Rosaria Butterfield talks gender identity at Southeastern

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Rosaria ButterfieldIn a special chapel service at Southeastern Baptist Theological Seminary, author and speaker Rosaria Butterfield joined a panel of Southeastern faculty members for a discussion on gender identity and sexual orientation.

Vice President for Student Services and Dean of Students Mark Liederbach moderated the panel, which included Sam Williams, professor of counseling, and Dan Heimbach, senior professor of Christian ethics.

Together the panelists offered thoughts on current issues, specifically the redefinition of marriage and national focus on sexual orientation. Butterfield claimed that the real issue at stake is a redefinition of personhood, a categorical mistake as old as Freud.

Butterfield expounded on this idea during a luncheon with faculty and Ph.D. students. Reading from a chapter in her new book “Openness Unhindered: Further Thoughts of an Unlikely Convert,” Butterfield explained that the term “sexual orientation” should not be so easily accepted by Christians.

It was Freud who first used the concept of sexual orientation, and its effect, according to Butterfield, took sexuality away from a biblical context to the drive that determines human identity. “Nothing short of personhood was at stake,” she said. “By defining humanity according to its sexual desires and segregating it according to its gendered object, Freud was suppressing the Biblical idea and category of being made male and female in God’s image and replacing it with a psychoanalytic category of sexual identity.”

According to Butterfield, the 19th century “ushered in a new measure of man, one for whom sexuality and sexual pleasure became a defining marker.” Because the new definition of sexual orientation includes non-sexual affection, Butterfield said that this remaps personhood in a way God does not.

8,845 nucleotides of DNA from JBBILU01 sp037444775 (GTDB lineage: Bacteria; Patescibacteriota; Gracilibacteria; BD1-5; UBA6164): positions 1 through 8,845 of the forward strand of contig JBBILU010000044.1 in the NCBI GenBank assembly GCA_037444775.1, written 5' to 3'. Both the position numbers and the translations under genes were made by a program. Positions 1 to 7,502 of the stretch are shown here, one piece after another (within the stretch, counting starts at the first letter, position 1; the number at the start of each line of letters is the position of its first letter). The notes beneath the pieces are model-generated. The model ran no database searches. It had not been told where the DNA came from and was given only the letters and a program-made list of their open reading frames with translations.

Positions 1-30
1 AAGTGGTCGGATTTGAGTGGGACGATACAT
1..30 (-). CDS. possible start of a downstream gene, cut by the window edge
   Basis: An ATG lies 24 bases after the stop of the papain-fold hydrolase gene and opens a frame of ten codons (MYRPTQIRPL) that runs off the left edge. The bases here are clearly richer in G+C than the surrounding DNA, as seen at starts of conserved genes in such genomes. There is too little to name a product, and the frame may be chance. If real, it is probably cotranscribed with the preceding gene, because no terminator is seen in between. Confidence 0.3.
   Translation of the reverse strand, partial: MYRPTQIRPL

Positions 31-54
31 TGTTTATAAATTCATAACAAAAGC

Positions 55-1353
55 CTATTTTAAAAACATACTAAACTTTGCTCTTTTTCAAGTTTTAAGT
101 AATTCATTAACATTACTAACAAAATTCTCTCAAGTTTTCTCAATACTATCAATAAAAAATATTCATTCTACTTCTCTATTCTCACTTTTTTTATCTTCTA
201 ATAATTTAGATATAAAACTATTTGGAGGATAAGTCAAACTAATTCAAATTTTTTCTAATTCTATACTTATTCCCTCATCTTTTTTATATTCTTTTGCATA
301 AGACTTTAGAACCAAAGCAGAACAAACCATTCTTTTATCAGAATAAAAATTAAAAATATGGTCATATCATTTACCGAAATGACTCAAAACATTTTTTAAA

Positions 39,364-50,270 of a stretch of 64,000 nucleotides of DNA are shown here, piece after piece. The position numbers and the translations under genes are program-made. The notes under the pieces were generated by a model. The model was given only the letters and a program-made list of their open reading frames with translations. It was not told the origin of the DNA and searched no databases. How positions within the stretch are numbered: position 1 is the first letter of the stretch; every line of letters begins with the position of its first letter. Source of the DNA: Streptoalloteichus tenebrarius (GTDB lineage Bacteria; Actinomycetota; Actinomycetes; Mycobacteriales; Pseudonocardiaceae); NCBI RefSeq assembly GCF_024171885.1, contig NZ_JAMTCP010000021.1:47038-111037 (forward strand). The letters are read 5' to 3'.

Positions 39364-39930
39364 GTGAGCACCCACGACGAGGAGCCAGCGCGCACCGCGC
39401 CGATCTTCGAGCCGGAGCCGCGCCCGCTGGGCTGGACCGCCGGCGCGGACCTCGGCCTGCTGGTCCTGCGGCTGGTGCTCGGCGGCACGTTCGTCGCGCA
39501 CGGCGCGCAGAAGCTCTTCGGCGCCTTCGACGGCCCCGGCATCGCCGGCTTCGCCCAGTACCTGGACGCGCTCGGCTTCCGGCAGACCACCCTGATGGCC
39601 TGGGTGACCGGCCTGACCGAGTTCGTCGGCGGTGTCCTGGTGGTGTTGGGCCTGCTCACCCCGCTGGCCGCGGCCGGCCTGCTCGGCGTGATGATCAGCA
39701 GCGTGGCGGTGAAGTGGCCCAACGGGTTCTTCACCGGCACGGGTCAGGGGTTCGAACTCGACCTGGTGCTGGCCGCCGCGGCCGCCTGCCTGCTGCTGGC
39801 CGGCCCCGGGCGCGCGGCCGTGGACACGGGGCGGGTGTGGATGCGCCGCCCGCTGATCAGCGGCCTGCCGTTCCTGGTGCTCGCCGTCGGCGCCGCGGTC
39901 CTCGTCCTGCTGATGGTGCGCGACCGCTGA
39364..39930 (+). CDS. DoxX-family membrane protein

“There is nothing sinful and gay about non-sexual same sex deep and abiding friendships,” Butterfield added. “It is an expression of our image bearing of a holy God, not our persistent pattern of desire or sexual orientation.”

Because of this, Butterfield said that including non-sexual affection in the category of sexual orientation, as the redefinition of sexual orientation by the American Psychological Association has done, is an attempt to produce a new meaning for what it is to be human.

“Everyone loses when we define ourselves using categories that God does not,” said Butterfield. “Sexual orientation defines selfhood as the sum total of our fallen human desires. Through it we get no glimpse of how the covenant of grace defends our real identity in Christ or why, say, biblical marriage is a God-designed creation ordinance and a living reflection of Christ and the church and not merely a man-made convenience.”

Butterfield is a former English professor who came to faith in Christ while researching for a book on the religious right from a lesbian perspective. Since becoming a Christian, she has developed a ministry to college students to share about her journey to faith and has written two books about her experiences. For more about Butterfield, visit her blog at

Southeastern regularly hosts “Casual Conversations” during chapel services for faculty and guest speakers to help students think about and discuss current issues from a biblical perspective.

Watch the panel discussion here.

Watch Butterfield’s discussion with faculty and Ph.D. students here.

View photos of these events here

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